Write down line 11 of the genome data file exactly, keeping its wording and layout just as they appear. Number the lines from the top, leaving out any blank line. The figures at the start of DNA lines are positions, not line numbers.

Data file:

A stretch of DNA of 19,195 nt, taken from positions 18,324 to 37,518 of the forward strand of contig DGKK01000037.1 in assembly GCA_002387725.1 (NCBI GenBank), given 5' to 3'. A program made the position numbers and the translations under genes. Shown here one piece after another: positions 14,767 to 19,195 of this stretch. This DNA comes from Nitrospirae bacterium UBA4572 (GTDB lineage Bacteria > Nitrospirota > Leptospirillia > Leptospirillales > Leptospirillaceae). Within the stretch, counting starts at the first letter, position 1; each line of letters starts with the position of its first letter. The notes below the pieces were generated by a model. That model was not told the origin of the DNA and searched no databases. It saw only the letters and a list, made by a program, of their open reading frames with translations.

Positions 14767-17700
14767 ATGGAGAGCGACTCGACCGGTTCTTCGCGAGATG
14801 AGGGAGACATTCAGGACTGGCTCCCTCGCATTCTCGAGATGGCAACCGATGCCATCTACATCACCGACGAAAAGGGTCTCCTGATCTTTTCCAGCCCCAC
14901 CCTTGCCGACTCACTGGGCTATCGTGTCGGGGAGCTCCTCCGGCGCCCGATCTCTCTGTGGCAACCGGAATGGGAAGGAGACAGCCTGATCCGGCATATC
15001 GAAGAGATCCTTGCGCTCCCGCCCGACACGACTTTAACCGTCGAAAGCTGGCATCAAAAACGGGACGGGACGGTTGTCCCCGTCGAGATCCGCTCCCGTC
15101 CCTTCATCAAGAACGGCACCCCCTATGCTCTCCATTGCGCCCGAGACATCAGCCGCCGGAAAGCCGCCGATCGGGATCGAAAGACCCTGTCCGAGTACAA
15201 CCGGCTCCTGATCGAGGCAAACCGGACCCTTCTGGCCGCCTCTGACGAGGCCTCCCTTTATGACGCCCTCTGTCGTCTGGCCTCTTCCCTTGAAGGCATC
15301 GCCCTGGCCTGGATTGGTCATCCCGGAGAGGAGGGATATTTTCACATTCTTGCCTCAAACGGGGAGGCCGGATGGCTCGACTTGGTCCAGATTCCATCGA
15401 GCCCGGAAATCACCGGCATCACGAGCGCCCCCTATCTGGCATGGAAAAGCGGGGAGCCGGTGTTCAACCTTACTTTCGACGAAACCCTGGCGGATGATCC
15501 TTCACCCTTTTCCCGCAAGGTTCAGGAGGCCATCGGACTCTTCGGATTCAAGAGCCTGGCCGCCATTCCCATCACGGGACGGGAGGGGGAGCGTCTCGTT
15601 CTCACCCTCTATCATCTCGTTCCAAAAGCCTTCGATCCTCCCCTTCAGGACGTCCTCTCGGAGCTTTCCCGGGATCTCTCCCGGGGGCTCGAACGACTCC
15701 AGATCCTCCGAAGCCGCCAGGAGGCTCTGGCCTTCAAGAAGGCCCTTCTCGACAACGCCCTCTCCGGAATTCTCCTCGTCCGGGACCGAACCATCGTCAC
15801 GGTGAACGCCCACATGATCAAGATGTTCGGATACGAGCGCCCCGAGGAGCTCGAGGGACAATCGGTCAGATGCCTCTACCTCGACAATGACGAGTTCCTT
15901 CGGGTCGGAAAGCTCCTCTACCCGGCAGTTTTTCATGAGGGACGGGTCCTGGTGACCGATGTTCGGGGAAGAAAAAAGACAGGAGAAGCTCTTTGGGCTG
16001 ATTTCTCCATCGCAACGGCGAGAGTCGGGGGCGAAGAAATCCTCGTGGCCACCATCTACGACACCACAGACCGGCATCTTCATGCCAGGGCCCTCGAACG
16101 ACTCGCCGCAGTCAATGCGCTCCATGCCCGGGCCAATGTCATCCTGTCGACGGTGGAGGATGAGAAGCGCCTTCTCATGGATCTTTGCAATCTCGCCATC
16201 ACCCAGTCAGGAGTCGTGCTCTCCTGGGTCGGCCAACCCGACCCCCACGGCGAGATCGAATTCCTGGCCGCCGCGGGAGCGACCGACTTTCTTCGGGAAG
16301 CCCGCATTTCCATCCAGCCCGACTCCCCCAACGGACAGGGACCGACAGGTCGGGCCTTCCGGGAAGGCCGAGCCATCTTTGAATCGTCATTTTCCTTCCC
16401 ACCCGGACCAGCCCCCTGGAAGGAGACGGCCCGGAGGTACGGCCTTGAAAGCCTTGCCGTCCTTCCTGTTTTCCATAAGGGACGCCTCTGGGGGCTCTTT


15501 TTCACCCTTTTCCCGCAAGGTTCAGGAGGCCATCGGACTCTTCGGATTCAAGAGCCTGGCCGCCATTCCCATCACGGGACGGGAGGGGGAGCGTCTCGTT